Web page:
Case study: a virtual board at the RNIB

Nathalie Thomas describes how staff at the blindness charity can 'meet' trustees on the web

The blindness charity hopes trustee profiles on its website will improve internal relationships.

THE CHALLENGE

The RNIB wanted to close the gap between its staff and trustees by making employees more aware of who the trustees are, what role they play and how the organisation's governance structure works.

"We'd become increasingly aware that lots of people involved in the RNIB don't know who our trustees are or what the governance structures are," says Lucie Dutton, governance support manager at the RNIB. "We wanted to create an atmosphere in which people don't see the board as an impersonal and slightly scary body."

THE PROCESS

In September the internal communications team and the governance support unit at the RNIB launched a joint project to raise awareness of its trustees and assembly members among staff.

They asked each of the charity's 23 trustees to write brief 150-word profiles. These will be posted with photographs on a special trustee page on the RNIB's intranet and external website.

Trustees were asked to provide information about how long they had been at the RNIB, why they joined and what role they play on the board. They were also given the option of including more personal details such as their home towns, information about their families and their interests.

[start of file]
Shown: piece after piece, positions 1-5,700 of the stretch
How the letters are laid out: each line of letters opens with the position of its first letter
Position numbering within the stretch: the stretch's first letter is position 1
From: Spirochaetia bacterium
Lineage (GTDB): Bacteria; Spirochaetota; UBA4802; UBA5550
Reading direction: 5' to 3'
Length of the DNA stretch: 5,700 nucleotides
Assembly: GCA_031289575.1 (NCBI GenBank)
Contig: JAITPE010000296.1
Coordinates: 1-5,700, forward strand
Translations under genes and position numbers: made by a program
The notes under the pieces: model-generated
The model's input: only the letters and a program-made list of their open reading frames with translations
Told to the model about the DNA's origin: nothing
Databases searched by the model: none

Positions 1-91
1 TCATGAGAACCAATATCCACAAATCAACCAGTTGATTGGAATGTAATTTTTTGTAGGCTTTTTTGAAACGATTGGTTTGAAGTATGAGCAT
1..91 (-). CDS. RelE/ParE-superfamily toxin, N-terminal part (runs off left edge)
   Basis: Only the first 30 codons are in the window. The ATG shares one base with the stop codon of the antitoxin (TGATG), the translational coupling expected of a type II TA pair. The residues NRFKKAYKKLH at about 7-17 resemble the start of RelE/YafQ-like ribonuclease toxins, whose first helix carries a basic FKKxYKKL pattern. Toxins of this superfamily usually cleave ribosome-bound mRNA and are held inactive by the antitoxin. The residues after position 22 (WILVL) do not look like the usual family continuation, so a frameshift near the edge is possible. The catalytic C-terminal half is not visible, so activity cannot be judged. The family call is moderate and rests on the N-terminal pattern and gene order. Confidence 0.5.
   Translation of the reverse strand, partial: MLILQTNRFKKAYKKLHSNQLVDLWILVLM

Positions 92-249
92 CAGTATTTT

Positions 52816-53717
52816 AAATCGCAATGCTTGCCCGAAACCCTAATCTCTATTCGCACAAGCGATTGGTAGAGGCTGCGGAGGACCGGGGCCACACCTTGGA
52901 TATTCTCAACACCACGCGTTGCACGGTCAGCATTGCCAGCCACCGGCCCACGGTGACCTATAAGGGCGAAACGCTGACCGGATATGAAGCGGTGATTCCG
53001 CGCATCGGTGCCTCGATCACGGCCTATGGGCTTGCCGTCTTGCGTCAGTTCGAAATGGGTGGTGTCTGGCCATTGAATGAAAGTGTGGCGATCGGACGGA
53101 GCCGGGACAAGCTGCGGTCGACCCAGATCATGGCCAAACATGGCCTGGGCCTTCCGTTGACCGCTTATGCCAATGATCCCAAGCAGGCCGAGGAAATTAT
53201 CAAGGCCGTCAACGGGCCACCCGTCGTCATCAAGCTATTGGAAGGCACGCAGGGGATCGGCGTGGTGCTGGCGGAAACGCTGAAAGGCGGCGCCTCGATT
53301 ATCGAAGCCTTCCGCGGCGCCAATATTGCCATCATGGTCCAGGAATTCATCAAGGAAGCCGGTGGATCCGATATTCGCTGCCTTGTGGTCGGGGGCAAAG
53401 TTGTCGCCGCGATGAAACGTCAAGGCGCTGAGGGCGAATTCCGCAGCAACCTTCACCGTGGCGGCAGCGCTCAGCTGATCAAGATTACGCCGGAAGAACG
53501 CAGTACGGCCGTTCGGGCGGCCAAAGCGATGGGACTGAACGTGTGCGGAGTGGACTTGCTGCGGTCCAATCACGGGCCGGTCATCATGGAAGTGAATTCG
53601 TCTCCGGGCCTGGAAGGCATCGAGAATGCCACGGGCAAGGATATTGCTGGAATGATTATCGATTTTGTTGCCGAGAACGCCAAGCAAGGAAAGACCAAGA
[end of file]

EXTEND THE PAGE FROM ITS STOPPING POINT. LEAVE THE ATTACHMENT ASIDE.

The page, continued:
"We thought that if people knew who the trustees are as individuals it would help to break down communication barriers," Dutton says.

THE OUTCOME

The trustee intranet and internet pages will go live this month. According to Dutton, the idea has already had a positive response from trustees and staff.

Dutton and Naomi Saunderson, internal communications manager at the charity, are planning the next stage of the project, which will involve a series of short interviews with trustees that will be published in the staff magazine.

"We're planning to interview trustees with a mixture of formal and more fun questions," Dutton says.

She and Saunderson are also hoping to extend the project to the RNIB's 90-strong assembly, which advises the trustee board.

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